Liberals hoping for 'tame' convention, in contrast to rival parties' controversies


Thousands of federal Liberals will gather online tonight for the start of a three-day national convention that promises to be downright dull compared to similar events held by the Conservative and New Democratic parties.
And that suits Liberals just fine.
They're hoping Canadians will see a governing party focused on the serious policy issues of the day _ the COVID-19 pandemic, the economy, climate change, the social safety net, systemic racism _  without any of the infighting or controversy that beset the Conservatives' convention last month and that threatens to similarly dominate the NDP's convention this weekend.
Priority policy resolutions up for debate and votes at the Liberal gathering include calls for a universal basic income, enforceable national standards for long-term care homes and a green economic recovery.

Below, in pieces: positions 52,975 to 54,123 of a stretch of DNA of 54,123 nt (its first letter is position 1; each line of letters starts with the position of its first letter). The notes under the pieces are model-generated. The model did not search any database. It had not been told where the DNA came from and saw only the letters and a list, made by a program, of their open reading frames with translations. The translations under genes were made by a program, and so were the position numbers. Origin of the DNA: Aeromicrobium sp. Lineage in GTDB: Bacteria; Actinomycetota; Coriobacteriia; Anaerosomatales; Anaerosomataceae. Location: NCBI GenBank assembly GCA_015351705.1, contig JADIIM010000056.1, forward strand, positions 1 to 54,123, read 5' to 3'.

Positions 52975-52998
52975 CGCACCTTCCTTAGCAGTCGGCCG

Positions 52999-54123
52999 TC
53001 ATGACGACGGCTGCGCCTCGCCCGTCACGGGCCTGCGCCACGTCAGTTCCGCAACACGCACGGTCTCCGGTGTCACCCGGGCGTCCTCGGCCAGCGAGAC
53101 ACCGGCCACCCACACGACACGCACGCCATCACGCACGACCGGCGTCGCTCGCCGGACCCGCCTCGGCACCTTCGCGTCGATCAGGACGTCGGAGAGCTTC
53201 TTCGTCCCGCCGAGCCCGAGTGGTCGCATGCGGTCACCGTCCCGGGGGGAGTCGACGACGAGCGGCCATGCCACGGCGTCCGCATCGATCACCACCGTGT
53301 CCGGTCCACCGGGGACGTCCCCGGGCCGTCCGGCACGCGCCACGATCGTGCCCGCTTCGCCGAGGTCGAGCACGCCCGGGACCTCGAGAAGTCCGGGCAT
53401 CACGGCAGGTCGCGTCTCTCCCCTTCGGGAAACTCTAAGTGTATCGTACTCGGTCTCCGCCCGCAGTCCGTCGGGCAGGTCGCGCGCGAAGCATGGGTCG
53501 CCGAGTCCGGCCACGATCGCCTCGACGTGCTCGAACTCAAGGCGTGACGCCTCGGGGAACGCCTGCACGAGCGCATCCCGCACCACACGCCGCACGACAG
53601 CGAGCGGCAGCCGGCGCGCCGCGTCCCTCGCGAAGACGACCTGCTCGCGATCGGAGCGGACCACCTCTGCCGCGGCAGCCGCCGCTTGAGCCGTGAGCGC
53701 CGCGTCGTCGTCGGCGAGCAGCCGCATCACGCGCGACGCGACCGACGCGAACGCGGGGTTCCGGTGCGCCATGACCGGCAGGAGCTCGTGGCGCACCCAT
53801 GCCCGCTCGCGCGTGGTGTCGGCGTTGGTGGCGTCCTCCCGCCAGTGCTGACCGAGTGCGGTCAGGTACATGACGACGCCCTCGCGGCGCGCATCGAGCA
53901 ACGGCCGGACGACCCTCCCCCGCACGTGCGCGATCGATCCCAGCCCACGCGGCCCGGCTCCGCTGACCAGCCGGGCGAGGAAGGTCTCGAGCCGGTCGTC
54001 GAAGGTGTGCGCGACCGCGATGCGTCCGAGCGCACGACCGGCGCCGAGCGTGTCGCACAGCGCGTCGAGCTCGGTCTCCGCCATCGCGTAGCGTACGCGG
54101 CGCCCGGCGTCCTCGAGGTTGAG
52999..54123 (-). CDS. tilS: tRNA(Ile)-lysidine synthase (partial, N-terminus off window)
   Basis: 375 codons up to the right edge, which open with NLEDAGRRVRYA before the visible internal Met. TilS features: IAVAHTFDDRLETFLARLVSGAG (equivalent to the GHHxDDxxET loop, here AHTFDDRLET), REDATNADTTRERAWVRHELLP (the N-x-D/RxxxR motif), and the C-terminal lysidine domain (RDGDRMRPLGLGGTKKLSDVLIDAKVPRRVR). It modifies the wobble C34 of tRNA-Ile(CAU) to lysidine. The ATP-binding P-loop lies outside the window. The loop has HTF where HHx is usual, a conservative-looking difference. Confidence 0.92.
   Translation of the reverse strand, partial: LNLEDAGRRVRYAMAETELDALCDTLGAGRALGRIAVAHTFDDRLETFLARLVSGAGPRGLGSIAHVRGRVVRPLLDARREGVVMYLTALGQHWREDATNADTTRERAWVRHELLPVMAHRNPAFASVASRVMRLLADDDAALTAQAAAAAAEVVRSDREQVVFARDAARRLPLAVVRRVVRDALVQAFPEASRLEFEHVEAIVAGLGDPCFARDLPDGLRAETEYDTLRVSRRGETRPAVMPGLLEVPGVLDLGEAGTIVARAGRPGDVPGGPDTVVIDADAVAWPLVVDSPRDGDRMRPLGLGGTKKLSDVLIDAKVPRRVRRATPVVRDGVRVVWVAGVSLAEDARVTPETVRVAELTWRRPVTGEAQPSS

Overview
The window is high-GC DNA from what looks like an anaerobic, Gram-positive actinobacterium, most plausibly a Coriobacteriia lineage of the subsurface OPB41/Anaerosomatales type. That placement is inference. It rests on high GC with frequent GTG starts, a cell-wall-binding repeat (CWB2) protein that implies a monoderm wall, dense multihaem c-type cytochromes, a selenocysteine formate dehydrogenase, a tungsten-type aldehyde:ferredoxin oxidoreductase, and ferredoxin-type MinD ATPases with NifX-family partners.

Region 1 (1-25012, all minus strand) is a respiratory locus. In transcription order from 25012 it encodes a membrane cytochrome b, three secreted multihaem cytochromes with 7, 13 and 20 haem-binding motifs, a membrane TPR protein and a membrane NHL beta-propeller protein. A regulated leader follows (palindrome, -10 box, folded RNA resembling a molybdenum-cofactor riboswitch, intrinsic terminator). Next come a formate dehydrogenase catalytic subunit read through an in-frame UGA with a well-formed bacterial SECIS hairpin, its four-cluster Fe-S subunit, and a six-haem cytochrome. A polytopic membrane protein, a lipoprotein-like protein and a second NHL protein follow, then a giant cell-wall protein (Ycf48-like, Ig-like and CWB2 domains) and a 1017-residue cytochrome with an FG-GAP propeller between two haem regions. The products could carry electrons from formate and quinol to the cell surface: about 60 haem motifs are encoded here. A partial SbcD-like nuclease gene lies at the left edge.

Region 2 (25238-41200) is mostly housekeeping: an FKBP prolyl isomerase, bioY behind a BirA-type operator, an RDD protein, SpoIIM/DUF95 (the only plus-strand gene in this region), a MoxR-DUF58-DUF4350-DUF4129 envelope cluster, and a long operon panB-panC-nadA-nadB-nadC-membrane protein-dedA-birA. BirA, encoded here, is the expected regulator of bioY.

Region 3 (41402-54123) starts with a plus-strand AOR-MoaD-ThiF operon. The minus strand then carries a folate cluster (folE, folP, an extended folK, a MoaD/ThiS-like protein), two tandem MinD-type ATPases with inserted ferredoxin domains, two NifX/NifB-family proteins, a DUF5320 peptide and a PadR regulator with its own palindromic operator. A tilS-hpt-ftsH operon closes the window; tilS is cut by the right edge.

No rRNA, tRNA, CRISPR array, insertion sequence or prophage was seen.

Nothing on the agenda is as potentially damaging as the Conservatives' internal squabbling over the place of social conservatives in their midst or their refusal to accept a resolution that climate change is real; nothing is as potentially divisive as New Democrats' incipient fight over the definition of anti-Semitism or as radical as their proposed resolutions calling for abolition of the military and nationalization of major automakers.
The biggest buzz at the virtual Liberal event is likely to be around Mark Carney, the former governor of the Bank of Canada and the Bank of England, and whether his appearance at the convention signals an intention to finally take the plunge into partisan politics.